Two of the dominant trends of the Internet over the past decade, social media and e-commerce, have overlapped very little and without much success. Retailers have tried to cultivate communities of shoppers with similar interests on their sites, without much uptake. Plenty of brands set up Twitter and Facebook pages, only to find that marketing to consumers in a social venue does not necessarily spur conversations about those brands.
Online stores shouldn’t give up on social just yet, according to the results from a recent survey of over 45,000 users of the social network myYearbook. While collecting data to explain why more teenagers don’t use Twitter, myYearbook CEO Geoff Cook graciously agreed to put my questions about social media and shopping to his panel of respondents. Here are the results:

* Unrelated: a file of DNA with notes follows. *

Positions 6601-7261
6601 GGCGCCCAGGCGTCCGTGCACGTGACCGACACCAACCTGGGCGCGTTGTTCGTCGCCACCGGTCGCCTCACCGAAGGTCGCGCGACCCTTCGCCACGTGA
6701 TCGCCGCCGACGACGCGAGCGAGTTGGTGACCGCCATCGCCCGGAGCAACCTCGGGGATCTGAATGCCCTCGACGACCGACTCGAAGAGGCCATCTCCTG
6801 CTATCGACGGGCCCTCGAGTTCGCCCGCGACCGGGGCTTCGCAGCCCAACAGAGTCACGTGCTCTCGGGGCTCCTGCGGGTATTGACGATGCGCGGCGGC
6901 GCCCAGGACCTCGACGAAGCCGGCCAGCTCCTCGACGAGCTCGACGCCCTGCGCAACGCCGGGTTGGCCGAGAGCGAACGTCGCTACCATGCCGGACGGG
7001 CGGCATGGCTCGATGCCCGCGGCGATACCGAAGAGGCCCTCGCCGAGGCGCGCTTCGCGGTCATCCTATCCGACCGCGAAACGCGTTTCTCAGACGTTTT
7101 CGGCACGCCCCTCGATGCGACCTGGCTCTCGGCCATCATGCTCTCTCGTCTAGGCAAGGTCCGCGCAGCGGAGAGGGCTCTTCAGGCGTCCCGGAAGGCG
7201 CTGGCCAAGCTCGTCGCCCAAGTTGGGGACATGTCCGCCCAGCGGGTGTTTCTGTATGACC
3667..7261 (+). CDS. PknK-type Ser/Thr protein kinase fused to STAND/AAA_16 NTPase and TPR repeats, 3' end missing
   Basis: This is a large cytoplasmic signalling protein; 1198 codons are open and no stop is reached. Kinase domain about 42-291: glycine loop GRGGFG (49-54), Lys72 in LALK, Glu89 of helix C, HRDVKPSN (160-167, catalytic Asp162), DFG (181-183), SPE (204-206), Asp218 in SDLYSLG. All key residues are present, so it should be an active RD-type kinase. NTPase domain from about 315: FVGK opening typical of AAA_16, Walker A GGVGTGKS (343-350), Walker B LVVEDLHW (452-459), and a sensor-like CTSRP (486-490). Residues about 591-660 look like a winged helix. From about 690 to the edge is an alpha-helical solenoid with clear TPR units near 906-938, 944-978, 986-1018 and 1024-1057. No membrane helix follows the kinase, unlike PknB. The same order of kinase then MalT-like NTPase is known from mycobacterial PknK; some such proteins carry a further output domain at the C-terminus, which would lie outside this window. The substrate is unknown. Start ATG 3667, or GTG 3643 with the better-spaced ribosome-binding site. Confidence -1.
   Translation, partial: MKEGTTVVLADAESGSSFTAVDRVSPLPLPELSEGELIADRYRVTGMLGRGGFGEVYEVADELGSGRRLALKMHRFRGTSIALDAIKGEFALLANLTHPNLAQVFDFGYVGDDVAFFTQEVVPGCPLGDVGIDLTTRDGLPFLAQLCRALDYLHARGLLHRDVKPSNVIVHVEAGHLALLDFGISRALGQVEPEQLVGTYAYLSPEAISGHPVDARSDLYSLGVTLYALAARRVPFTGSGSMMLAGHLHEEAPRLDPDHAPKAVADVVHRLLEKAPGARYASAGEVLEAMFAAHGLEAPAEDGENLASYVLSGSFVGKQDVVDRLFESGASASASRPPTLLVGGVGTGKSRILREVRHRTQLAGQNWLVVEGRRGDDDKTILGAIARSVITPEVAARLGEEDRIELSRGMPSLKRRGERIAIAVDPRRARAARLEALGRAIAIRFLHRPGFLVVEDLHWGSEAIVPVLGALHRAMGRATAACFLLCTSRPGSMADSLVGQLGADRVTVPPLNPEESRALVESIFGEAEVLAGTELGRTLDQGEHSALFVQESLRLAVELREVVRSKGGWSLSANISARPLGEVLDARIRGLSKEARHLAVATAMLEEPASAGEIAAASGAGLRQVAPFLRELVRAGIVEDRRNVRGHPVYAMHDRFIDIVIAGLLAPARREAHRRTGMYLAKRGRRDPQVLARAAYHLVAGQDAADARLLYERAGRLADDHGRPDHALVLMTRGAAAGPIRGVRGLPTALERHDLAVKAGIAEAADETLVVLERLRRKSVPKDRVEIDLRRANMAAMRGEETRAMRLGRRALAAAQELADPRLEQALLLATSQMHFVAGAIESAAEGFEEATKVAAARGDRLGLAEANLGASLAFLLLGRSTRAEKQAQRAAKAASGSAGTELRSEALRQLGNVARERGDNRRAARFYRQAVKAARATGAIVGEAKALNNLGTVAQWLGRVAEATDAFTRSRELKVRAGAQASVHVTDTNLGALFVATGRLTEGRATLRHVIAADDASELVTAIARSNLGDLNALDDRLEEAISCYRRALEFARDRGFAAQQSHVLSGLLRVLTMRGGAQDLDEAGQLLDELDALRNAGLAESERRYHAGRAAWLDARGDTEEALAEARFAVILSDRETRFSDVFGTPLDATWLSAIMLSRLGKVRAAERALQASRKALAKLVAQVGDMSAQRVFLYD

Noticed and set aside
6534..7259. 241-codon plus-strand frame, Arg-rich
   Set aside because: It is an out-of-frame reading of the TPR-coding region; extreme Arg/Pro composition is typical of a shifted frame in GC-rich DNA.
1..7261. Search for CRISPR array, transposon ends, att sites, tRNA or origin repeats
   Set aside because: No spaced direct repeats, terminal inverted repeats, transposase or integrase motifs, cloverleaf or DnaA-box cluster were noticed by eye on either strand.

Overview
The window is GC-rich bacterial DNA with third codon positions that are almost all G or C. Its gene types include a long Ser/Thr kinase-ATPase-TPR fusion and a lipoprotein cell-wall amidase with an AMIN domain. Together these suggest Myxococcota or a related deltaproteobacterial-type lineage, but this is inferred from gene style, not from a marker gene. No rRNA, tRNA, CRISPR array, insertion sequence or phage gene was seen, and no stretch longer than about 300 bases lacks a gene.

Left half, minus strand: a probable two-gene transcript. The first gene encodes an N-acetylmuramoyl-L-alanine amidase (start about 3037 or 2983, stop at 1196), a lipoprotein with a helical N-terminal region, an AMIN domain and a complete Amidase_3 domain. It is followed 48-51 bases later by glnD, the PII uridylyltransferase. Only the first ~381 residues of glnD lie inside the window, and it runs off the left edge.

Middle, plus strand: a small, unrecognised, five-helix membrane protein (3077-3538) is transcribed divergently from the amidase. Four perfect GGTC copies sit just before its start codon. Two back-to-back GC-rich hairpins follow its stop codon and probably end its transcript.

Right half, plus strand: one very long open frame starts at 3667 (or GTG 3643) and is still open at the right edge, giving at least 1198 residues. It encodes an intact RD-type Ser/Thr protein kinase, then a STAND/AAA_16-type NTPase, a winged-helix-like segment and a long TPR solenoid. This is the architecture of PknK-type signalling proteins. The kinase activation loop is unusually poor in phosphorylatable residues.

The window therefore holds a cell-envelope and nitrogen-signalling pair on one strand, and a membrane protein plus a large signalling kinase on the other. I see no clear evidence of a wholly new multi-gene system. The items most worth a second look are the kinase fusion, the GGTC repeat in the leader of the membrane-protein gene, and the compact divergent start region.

As you can see, the majority of social network users have not vetted purchase decisions with their online friends. But of the 17%, or more than 5,700 who have, their responses are surprising:
* 64% posted about an item they would buy in a store, not online
* 81% received advice from their friends and followers
* 74% of those who received advice were influenced by it
Finally, different categories of products, like cell phones, movie tickets, music, and video games, were much more likely to be discussed in status updates than others, like appliances:
Does your online circle of friends help you make decisions about what to buy? Please leave your thoughts and experiences below, as I'm looking for personal stories to include in a larger piece on this topic.